I just returned from a week long trip to Iowa where Marlin runs our sales office and warehouse. A highlight of the trip was cooking on the Meadow Creek BX50 Smoker. One day we loaded it with St. Louis ribs, chickens, pork loin, and pork butts. A couple days later we cooked ribs, chicken, loin, and a turkey. Here are a bunch of shots from these cooks to bring you closer to the BX50 and tantalize your taste buds with delicious barbecue produced on this smoker.
The BX50 is striking in appearance… likely bigger and heavier than what you would expect just seeing it online. It weighs 625 pounds and the cooking chamber is 29″H x 24″W x 20″D. This “beast” eats meat and is ready to support decent sized catering gigs and large backyard parties.
Firing the BX50
Optional Guru Controller
We used the guru on the second day. The BX50 holds such a consistent temperature that it’s easy to get consistent results without a guru. In fact, without the guru, we hardly had to fiddle with the vents once it was zeroed in and our charcoal lasted six hours. But the guru is a great tool to have if you want to run it through the night or won’t be around to keep an eye on it occasionally.
(Latest version of the BX50 has 2 firebox vents instead of 4 like this one has.)
The BX50 is a water smoker and uses a LOT of water. It comes with a 5 gallon water jug which holds enough water for an 8 hour cook.
The cooking grates slide out for loading and checking the meat.
Meat and finished product from the BX50:
Seasoned rack of ribs
Sliced pork loin
Chicken, pulled and sliced
Smoked turkey, pulled and sliced
Two common challenges BX50 users face is not firing it hot enough and firing it too hot. Once Marlin loaded it with charcoal and let it sit for a while with the torch on the charcoal, waiting for it to come up to temperature as usual. Somehow we got distracted and left the torch on until it peaked somewhere north of 400 degrees.
Sometimes when you over-fire it, it can take a long time to get it back down to operating temperature of 225–250 degrees. Thankfully, it wasn’t that bad for us, and it wasn’t long until the guru was pushing air into the firebox, which means it wasn’t too badly over-fired. What caught us unprepared though was the burnt grease. The high heat incinerated the grease from the previous cook, which covered the meat and ruined the appearance.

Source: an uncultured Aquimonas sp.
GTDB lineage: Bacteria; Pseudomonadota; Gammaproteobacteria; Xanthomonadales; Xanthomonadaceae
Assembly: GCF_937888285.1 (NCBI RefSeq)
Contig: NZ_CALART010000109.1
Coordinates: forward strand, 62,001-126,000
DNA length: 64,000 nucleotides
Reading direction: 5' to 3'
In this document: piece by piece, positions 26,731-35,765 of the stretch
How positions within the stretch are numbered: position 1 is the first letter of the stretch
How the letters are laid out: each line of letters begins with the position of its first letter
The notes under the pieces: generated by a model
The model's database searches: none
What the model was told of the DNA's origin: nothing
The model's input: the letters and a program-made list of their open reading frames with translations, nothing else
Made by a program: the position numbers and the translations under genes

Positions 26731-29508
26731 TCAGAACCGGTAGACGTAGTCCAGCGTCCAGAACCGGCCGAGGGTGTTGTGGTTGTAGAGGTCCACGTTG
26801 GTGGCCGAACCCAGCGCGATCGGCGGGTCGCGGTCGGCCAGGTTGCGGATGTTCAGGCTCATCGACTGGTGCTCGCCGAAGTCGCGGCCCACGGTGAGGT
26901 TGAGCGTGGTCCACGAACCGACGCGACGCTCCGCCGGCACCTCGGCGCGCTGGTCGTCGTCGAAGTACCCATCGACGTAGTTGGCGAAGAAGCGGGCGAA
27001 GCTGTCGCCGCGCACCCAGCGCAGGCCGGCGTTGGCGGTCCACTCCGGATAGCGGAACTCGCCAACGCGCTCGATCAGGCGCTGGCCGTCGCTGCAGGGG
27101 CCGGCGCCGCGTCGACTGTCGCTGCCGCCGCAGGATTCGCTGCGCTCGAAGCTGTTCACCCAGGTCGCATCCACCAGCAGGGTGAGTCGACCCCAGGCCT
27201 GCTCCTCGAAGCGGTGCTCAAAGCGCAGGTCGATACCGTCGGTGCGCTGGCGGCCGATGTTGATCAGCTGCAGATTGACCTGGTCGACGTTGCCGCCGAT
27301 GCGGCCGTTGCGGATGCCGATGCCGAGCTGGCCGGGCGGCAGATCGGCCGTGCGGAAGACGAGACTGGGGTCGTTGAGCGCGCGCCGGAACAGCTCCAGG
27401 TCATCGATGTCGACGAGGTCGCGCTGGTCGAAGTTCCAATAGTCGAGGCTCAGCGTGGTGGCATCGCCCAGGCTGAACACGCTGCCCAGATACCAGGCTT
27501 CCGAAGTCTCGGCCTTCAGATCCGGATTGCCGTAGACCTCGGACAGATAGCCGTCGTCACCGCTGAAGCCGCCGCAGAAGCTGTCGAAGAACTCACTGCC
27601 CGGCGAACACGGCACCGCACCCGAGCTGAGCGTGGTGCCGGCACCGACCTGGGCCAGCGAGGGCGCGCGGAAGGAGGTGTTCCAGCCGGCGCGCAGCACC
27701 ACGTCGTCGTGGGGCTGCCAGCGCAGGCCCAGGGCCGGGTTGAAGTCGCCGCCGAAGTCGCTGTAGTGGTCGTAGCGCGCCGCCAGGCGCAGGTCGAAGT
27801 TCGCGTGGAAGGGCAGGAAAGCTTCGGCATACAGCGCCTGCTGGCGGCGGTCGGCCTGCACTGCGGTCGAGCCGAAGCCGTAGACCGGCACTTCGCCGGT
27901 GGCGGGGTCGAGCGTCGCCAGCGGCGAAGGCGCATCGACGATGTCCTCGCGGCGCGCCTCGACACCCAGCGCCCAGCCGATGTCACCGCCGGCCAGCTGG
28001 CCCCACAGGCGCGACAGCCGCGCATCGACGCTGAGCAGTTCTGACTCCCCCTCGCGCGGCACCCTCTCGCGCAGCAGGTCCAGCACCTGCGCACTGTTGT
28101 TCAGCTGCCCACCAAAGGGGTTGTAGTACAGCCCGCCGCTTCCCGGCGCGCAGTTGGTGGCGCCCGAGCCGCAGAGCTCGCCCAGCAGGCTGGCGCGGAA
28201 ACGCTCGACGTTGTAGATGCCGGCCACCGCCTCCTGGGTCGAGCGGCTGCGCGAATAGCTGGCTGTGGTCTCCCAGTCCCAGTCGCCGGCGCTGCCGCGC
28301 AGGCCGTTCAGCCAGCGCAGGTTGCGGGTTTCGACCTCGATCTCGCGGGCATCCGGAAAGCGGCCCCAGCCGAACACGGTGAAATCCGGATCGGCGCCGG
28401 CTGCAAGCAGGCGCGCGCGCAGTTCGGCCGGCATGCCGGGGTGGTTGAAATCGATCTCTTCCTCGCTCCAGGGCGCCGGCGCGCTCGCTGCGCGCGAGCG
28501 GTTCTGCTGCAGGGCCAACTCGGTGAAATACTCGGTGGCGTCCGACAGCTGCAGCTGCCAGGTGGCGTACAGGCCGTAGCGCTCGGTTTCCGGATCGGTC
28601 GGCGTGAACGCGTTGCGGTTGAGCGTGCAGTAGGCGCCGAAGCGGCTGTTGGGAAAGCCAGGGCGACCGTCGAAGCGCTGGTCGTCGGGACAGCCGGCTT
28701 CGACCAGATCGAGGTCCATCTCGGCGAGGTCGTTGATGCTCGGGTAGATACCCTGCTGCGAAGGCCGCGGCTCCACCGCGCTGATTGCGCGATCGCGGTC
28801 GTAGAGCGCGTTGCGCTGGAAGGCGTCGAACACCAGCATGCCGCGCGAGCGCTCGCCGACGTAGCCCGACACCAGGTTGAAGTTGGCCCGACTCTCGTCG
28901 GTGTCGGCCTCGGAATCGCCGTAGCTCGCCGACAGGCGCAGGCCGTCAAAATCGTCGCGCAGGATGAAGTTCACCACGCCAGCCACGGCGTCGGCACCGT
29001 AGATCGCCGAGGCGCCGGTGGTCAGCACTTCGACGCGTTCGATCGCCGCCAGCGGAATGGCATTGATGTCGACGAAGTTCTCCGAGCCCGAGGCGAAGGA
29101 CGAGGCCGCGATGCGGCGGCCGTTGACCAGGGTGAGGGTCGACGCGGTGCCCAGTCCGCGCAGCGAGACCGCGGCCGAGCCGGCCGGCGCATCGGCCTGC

“Burnt grease” ribs
At first I thought we had an airflow problem and therefore, too much smoke. But the meat was not too smoky, and we didn’t burp any smoke Sunday morning. Whad’ya know?
Just like any other charcoal smoker, the BX50 needs your help to turn out amazing barbecue—the magic combination of fuel and smoke and airflow. You could choose to use an automated smoker fired with pellets or gas, but something has attracted you to this story. Maybe it’s the legacy of cooking with charcoal and wood or Meadow Creek craftsmanship.
We believe there is more to life than machines. Even in today’s era of sophisticated automation, Meadow Creek is keeping alive the tradition of playing with fire and helping their users harness this cooking style for long cooks and large crowds.
The BX50 is truly a notable achievement in the Meadow Creek line for both ease of use and fuel efficiency.
Any questions or comments, please leave a comment below.